shimmering blues like those of his swimming pools upon taking flight to California. London had been well served by artists and there was always a risk in Paris of tripping over an easel but “the real Los Angeles” needed to be painted, he recalls. For “A Bigger Splash” an action that lasted a fraction of a second took two weeks using teeny-tiny brushes to capture on canvas. “I was amused by that.”

This series of films, four in all, have been billed as the last blast of “serious TV”, being the final South Bank Show offerings from Melvyn Bragg. If so, they’re a poignant joy, not least for coming so soon after the death of Michael Parkinson. Parky loved the long interview, so too Bragg. The TikTok generation, however, don’t have the patience.

Hide Ad

Hockney is 86 and, despite being hard of hearing, is an absolute trouper. An absolute rebel, too. Studying in London he was told he wasn’t attending enough lectures to gain a diploma. But why, he wondered, did he need to listen to a talk about nuclear physics? And why would he need a diploma anyway?Why couldn’t he chat up men in Earl’s Court pubs? Why, back in his native Yorkshire later, would he want to stay indoors during wild weather warnings rather than throw open the door to painterly inspiration? Only supposed to be back on home turf for two weeks, he ended up staying for nine years and was never more prolific.

Now based in Normandy, he’s never been bigger. A 90 metre frieze of the surrounding countryside is the largest work of a career which shows no signs of stopping. “Get up and paint immediately” was the order to himself in London, painted on the chest of drawers at the bottom of his bed, and he’s still adhering to it.

Serious TV may have collapsed but Bragg’s barnet hasn’t. It’s outshone, though, by his subject’s splendid blazers and specs you’d have to call Hockney-esque. At the end of the first programme the great artist lights up a fag. Why shouldn’t he smoke? The camera zooms in on the badge on his lapel. It reads: “End bossiness soon.” There’s a final cheeky chuckle before he says: “I could have gone for ‘End bossiness now’ but that would be too bossy.”

I like it when losers win. Or more specifically: when an actor like Alistair Petrie, who’s been such a hopeless headmaster, husband and father in Netflix’s Sex Education, has the opportunity to play a roaring success. At least he seems as much when his face is blown up on the side of an historic building and he makes his entrance via zipwire dressed in a kilt.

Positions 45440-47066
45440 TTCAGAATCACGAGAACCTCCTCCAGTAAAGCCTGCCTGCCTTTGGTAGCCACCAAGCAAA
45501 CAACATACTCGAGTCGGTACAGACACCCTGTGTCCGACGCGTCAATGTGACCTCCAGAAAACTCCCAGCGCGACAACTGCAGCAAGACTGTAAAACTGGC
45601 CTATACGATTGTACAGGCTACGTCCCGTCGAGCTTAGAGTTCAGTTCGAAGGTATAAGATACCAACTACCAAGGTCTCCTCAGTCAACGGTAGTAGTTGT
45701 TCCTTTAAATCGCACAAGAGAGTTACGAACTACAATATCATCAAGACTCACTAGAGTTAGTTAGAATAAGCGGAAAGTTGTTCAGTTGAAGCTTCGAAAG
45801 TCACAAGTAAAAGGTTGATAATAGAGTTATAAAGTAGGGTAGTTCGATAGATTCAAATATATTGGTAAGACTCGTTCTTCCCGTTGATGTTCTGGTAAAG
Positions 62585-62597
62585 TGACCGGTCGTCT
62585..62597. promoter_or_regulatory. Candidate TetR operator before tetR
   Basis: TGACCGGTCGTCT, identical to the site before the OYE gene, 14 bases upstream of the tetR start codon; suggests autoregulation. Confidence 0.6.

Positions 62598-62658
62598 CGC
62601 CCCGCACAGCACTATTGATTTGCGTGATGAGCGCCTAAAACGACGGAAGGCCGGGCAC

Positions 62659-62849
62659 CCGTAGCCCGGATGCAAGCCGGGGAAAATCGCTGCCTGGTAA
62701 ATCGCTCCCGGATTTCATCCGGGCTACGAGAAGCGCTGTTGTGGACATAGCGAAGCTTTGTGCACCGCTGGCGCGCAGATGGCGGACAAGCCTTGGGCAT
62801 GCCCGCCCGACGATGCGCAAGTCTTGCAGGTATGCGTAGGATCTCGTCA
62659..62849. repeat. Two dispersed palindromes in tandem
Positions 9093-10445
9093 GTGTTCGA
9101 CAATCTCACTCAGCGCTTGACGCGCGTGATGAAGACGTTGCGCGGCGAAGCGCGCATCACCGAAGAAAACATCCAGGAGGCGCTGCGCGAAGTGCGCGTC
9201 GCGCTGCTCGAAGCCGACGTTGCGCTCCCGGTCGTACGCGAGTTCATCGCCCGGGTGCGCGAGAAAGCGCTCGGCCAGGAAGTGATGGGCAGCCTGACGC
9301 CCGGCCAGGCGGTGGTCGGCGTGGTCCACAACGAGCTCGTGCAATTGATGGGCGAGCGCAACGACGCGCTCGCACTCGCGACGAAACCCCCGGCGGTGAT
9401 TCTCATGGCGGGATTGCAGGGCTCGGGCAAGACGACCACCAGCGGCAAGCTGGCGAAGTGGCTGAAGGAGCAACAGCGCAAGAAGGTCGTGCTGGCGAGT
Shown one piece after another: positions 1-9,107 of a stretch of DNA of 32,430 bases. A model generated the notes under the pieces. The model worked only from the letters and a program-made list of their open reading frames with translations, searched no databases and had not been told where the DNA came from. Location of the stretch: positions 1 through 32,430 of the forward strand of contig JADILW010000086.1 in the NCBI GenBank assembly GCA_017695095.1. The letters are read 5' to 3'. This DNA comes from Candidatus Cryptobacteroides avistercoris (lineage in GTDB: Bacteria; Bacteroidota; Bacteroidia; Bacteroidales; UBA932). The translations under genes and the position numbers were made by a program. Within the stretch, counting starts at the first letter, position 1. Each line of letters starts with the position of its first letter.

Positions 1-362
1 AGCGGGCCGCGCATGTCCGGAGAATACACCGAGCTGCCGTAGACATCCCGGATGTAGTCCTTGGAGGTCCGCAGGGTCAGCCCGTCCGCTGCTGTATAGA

Ah, but in The Following Events are Based on a Pack of Lies (BBC1), he’s the fibber. Dr Rob Chance - the first TV character with that surname, I reckon, since Crossroads’ caterpillar-moustached smoothie Adam - is billed as an activist, scholar and “eco-preneur”. Really, though, he’s a con artist who fleeced his ex-wife of all her money and is now wooing a bestselling, widowed author. Quirky and original, this is a black comedy shot in vibrant colours; Hockney might like that.

Screw (Channel 4) on the other hand is a black comedy in 50 shades of grey: the apparel of a prison-set show that suffers in comparison with Jimmy McGovern’s Time, but there’s no shame in that as they all do. “Ninety-nine percent boredom and one percent sheer terror” says the obligatory Scot (Ron Donachie) of the warden’s lot. For us, though, there’s droll humour. First female guard: “I’m seeing someone.” Second: “A therapist?” First, alarmed: “No, a man. You think I need to see a therapist?”

Hide Ad

Would the teachers at the Philadelphia-set Abbott Elementary (E4) benefit from therapy? Possibly, but what their school needs more is basic equipment. Toilets where there’s no blowback and dodgy lighting which doesn’t recreate the atmosphere of The Shining (a second-grade urchin’s observation; how does she know?). It needs less cynical teachers like Barbara and more idealistic ones like Janine. Oh, and a less self-obsessed nitwit of a principal. But all of this makes for a terrific mockumentary, every bit as sharp, sweet and cheering an ensemble piece as Parks and Recreation.



Want to join the conversation? Please or to comment on this article.